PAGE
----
The gender pay gap in soccer: tackling discrimination one step at a time

Women’s football has gained some positive press in recent months, from Phil Neville’s Lionesses blossoming in their World Cup qualifiers, to the stadiums of high-profile teams such as Barcelona, Lyon and Juventus being sold out on a regular basis.

Yet if we are to really make the most of this momentum, we must discuss the gender pay gap. With women’s football on the rise, it’s senseless and unfair for female footballers to keep earning low wages despite producing performances of the highest calibre.

And you only have to take a look at the likes of Chelsea, Manchester City and Arsenal to understand that a lack of talent is not a sufficient reason why.

Fran Kirby – the inaugural winner of the women’s Footballer of the Year award – scored 24 goals in all competitions in 2018 to fire Chelsea to their first Women’s Super League (WSL) title. The 25-year-old has turned into an attacking live-wire, capable of playing both in her preferred number 10 position, as well as drifting onto either flank.

Kirby continues to impress in international colours under Neville, adding another trophy to her collection in early March when England won the SheBelieves Cup.

Yet she isn’t the only player lighting up the WSL. Alongside her, Vivianne Miedema and Nikita Parris are equally inspiring with record-breaking goals and performances. Miedema, the league’s current top scorer with 16 goals to her name, continues to impress in an Arsenal shirt, while Parris is the all-time WSL leading scorer.

Outside of the WSL, women’s football is proving to be just as entertaining and attacking, none more so than in the National Women’s Soccer League. The likes of Tobin Heath and Megan Rapinoe have been lighting up the division with the Portland Thorns and Seattle Reigns on a weekly basis.

Just as in Kirby’s example, their domestic feats have been matched in their international performances.

The 2015 U.S. women’s team – where the likes of Heath and Rapinoe featured – played the most-watched soccer game in history, becoming the first team ever to emerge as victors in three separate women’s soccer World Cup titles, and participate in a game with the most goals of any men’s or women’s World Cup final.

The current US squad, led by Jill Ellis, are one of the favourites to win this summer’s World Cup.

It’s clear that women’s football is not short on quality. However, years of institutionalised gender discrimination has seen the discrepancy in pay become a norm despite the obvious talent on show.

The grim side-effects of this discrimination have seen players subject to subpar travelling conditions and substandard medical experiences, which have had a direct impact on not only their careers, but their lives outside of sport.

This led the U.S. women’s national team to file a suit against the U.S. Soccer Federation for gender discrimination on International Women’s Day, finally identifying the federation as the perpetrator in allowing the gender pay gap to worsen for years.

Not only has this negatively impacted the players concerned, but also their coach Ellis, despite the 52-year-old having a world championship to her name.

According to a newly filed public financial disclosure, Ellis was paid less than four different coaches who worked on the U.S. men’s failed qualifying campaigns for the 2018 World Cup and the 2016 Olympics, including two youth coaches.

This included Jürgen Klinsmann, who received $3.354 million for the last year of his contract, and his chief assistant, Andreas Herzog, who claimed a settlement of $355,537. Both were let go after the failures of the 2016 campaign but were still able to claim the expenses after their reign.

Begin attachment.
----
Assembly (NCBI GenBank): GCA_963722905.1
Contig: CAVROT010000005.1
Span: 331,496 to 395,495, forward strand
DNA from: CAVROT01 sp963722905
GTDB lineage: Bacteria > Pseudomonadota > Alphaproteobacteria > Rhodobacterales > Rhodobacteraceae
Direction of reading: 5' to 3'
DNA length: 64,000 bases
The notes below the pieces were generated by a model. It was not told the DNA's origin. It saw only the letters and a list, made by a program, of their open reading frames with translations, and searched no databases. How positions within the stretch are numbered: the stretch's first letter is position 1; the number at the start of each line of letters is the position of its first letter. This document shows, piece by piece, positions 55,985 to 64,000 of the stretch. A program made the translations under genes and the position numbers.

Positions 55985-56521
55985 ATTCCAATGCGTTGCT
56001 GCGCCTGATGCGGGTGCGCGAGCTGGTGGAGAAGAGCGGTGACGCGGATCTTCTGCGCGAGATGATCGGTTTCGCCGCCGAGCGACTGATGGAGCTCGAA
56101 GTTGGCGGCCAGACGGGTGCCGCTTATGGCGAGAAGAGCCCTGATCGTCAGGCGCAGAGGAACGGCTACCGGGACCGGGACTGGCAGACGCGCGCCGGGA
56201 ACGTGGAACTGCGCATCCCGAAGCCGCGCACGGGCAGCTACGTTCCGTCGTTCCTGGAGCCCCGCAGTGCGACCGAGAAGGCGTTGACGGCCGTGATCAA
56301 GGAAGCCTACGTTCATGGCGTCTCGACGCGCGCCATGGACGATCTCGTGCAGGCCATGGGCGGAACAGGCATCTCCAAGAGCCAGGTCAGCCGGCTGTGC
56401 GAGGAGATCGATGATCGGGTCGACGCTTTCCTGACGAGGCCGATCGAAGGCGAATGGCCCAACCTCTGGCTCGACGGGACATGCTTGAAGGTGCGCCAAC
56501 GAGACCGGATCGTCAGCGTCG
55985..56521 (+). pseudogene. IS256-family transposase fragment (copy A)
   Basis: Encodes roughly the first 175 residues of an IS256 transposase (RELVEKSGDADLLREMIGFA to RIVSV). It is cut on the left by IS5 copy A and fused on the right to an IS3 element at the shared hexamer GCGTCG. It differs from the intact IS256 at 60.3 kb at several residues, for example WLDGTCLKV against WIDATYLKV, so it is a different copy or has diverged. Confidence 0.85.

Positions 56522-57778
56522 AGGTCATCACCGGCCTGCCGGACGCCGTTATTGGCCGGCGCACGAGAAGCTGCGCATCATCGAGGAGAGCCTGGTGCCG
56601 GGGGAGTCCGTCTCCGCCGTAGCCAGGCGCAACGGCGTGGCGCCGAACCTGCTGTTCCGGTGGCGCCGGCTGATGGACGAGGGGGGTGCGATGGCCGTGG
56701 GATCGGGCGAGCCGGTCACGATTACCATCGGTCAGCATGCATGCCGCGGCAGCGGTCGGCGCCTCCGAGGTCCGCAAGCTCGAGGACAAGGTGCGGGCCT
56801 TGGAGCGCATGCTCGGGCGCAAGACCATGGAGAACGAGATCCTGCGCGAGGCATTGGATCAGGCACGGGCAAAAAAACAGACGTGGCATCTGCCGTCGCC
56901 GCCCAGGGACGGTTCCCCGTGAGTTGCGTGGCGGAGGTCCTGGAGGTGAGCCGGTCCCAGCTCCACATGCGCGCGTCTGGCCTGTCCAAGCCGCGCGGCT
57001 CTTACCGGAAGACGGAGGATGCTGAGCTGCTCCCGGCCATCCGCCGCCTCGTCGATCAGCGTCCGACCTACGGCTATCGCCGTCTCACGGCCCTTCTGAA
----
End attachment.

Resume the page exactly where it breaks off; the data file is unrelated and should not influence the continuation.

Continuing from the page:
Meanwhile, Ellis was left to use her own resources to fund her team, and yet she still managed to lead her side to World Cup finals.

If such corruption exists that a federation would inflict complications to halt the success of their own football team, then the real question we must ask is: what motivates such associations to ensure that the head coach of one of the most successful teams in the history of women’s football receive 11 times less in base salary than her male counterpart claimed in settlement?

In doing so, they’ve made it clear that we can no longer complain that women’s sport ‘does not compare’ to male sports as reasoning to fuel the argument behind pay disparity, when people at the top end of associations have played their part in ensuring they are not on a level playing field with men – something that has been going on for years.

If federations are underpaying coaches and players in one of the most successful teams in their country’s history, whether it be to avoid controversy or simply out of fear of challenging the status quo, then it says more about our decisions to appoint such people than it does about what’s taking place on the field.

Yet, ironically, in allowing this issue to perpetuate by sweeping it under the rug, it’s actually had a more negative impact on the face of football as a whole. We’re creating divisions where there are none, without understanding that their successes must be ours.

Gender should not matter when international glory is at stake, nor should it be an issue when our women’s teams continue to reach new heights. Yet the corruption and gender discrimination taking place at the hearts of global federations proves that this issue must be tackled from top-down.

In the meantime, support the players as they light up their domestic leagues, applaud as they reach World Cup finals, and appreciate the skill on show.

By doing so, we’ll ensure that more and more companies begin to see that a lack of talent is no longer a cause for this crisis, nor has it ever been – that in itself could be enough to kick-start the change needed to end this.

By: Maryam Naz

Photo: AP Photo/Mike Carlson